Well after the last post, I thought something a little more light hearted might be needed to break the tension.
The Sojourn has 440 passengers onboard. Unfortunately 72 of them are Australian. It stands to reason that we are going to have an encounter sooner or later. Sadly it is sooner!
We are sitting in the ship’s theatre watching a disco musical review performed by the ship’s company, when a large woman of around fifty plops herself down on the sofa next to us. It’s like being on a spring board: her plop shoots both of us into the air. She looks at us and laughs. She has long light brown hair hanging loosely down to her shoulders, framing a pear shaped face, a matching pear shaped nose, a mouth that is permanently open revealing a gleaming row of white teeth, and an extra chin in case something happens to the first one. She is deeply tanned, wears no make up and hasn’t brushed her hair for a couple of days. She is wearing a fuschia dress that looks as if it has had reinforcements to help contain an enormous pair of breasts and an equally large belly. The short sleeves have an odd assortment of ruffles and ribbons attached to them.
She is full of energy and fun, and has a habit of hitting you playfully on the arm to make a point.
She even has her own Kermit who goes everywhere with her. He obviously adores her but hates the fact that he is shorter than her. She of course knows that and so wears heels all the time. He is a little overstuffed without being fat, has rather short arms and very little hair. He dithers behind her, huffing and puffing agreeably but not saying much. He is long suffering and adorable and I just want to give him a cuddle.
We haven’t even settled back down on the sofa before she’s called the waiter over and orders a cosmo.
It’s a girly drink delivered in a martini glass, with a colour that almost matches her dress. It is clearly not her first drink of the evening and it is not going to be her last. Clasping the drink in her pudgy little hand, and flipping her hair back with the other, she turns to us and starts talking. She talks loud and fast and periodically throws her head back and laughs at something she has said. It is uncanny. She not only looks like Miss Piggy, she behaves like her. All the time she is talking, she is bouncing around in time to the music. The people around us are not amused. A rather stern looking woman in front turns round and shushes her.
“Silly old fool” says Miss Piggy, just a bit too loudly
The woman glares and tells her to be quiet.
“She’s clearly not getting any sex” says Miss Piggy just as loudly.
The singers then go into a selection of Abba tunes. You can never be on any cruise ship for very long without hearing a selection of Abba tunes.
Miss Piggy squeals with delight. “I love Abba” she shouts, and proves the point by standing up , singing along enthusiastically, and doing the dance routines. Her enthusiasm is far greater than her talents. She sings out of tune and her dancing puts everyone nearby at risk. She is the only person in the audience standing which doesn’t bother her at all. Nor does the fact that she now has several people glaring at her and telling her to sit down.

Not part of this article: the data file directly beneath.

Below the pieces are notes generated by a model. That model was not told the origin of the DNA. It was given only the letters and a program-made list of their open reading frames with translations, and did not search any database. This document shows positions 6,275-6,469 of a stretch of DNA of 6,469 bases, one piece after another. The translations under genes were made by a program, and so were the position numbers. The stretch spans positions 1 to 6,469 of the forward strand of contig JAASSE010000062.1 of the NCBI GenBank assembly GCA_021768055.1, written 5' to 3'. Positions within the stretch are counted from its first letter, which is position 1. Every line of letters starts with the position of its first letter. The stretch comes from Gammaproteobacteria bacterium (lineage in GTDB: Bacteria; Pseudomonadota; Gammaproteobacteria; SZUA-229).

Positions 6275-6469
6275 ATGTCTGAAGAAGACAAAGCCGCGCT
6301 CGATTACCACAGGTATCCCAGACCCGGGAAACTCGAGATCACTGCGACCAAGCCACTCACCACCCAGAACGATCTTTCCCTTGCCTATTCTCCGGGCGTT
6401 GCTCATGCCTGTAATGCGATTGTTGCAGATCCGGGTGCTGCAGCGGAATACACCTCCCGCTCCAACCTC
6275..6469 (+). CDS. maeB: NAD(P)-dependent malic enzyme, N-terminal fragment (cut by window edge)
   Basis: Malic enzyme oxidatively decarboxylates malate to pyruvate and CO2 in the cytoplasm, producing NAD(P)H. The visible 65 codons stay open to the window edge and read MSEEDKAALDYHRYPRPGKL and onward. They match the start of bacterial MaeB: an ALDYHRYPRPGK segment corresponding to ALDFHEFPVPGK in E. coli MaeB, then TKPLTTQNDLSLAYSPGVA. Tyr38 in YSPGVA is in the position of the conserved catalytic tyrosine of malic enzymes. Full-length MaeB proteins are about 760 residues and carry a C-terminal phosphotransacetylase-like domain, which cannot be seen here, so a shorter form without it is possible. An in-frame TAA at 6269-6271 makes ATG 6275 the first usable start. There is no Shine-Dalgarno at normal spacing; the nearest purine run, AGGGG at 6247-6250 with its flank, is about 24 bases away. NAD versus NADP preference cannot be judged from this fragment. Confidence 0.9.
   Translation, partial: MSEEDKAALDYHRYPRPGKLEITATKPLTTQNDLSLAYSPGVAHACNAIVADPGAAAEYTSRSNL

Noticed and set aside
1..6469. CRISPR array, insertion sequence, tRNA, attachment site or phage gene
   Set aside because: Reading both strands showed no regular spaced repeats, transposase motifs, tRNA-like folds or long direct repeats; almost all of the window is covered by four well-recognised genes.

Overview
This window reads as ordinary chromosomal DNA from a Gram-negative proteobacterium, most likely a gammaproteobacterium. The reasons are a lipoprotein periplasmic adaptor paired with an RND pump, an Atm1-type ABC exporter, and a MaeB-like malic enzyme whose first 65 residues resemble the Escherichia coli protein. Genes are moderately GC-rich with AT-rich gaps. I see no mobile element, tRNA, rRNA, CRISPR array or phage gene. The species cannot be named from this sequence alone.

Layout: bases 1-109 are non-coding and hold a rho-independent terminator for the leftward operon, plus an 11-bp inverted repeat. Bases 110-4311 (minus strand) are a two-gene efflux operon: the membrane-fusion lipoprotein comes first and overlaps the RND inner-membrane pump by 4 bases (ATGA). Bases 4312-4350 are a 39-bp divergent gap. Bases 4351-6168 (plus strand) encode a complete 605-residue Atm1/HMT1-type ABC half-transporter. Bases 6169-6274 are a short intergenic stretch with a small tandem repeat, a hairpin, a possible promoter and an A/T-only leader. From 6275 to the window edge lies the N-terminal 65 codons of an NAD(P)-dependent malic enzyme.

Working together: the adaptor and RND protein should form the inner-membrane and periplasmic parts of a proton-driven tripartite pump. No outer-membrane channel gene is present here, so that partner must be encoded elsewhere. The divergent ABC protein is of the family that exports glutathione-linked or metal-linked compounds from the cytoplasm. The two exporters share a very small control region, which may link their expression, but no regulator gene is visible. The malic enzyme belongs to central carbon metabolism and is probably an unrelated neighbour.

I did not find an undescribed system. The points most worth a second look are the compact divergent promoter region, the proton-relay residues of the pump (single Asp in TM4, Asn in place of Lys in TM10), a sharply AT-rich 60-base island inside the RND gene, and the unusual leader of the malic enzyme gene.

“Boring old farts” she announces loudly to no one in particular.
Kermit just sits quietly on the other side of her watching the show. He is clearly used to her behaviour.
The tribute to Abba is mercifully short and Miss Piggy sits down again and returns her attention to the Cosmo and to us.
She grabs Gordon’s hand, who has the misfortune to be sitting right next to her, and pulls him closer.
“I need to tell you something” she says. We have known her for about seven minutes and can’t imagine what she could need to tell us at this point in our relationship.
She searches our eyes for understanding. Finding none, she carries on anyway.
“The day before we left on this trip my son came out to his father as gay” she says. Tears well up in her eyes. AH! That’s what she needs to tell us!
She lets go of Gordon’s hand long enough to pick up her cosmo, empty the glass in one swig, call the waiter over and order another. Then she grabs Gordon’s hand again and continues.
“I am heart broken” she says “I will never have any grandchildren. This isn’t what I wanted. I can’t understand it. Where did I go wrong?”
Tears are running down her cheeks
“Do you know what my husband said to him?” It is phrased as a question but we presume she doesn’t expect an answer.
“ All he said was that it wasn’t important whether he was gay or straight. What was important was that he was a wonderful person and he loved him”
Before we had time to say what a terrific response that was, she continues
“I don’t understand why he would come out to his father and not to me”
It is phrased as a question but this time we presume that she wants an answer. We have one, but now doesn’t seem the right time to tell her.
“Do you think I should confront him when I get back?”
Miss Piggy is clueless.
“Absolutely not” we say in unison.
We talk it through with her for a while as her eyes dry and her cosmo disappears.
Then incredibly the band steps in to save the day. They play a few instantly recognisable chords and the singers break into “Rescue me”.
Talk about timing.
Miss Piggy manages a smile in recognition.
Then one hand wipes away the last tear while the other flips her hair back. She throws back her head and laughs.
“I love this song” she says, and leaps up once more to dance.
“Lets all go on to the night club” she says.
This may come as a surprise to you, but we decline the offer.
The next morning we pass them in the corridor.
Kermit stops to say hello.
Miss Piggy keeps on walking.
She has no idea who we are.
“I’m sorry” says Kermit “She had three more Cosmos at the night club and doesn’t remember anything about the evening”
We will try and forget it as well, but we have a feeling we haven’t seen the last of Miss Piggy.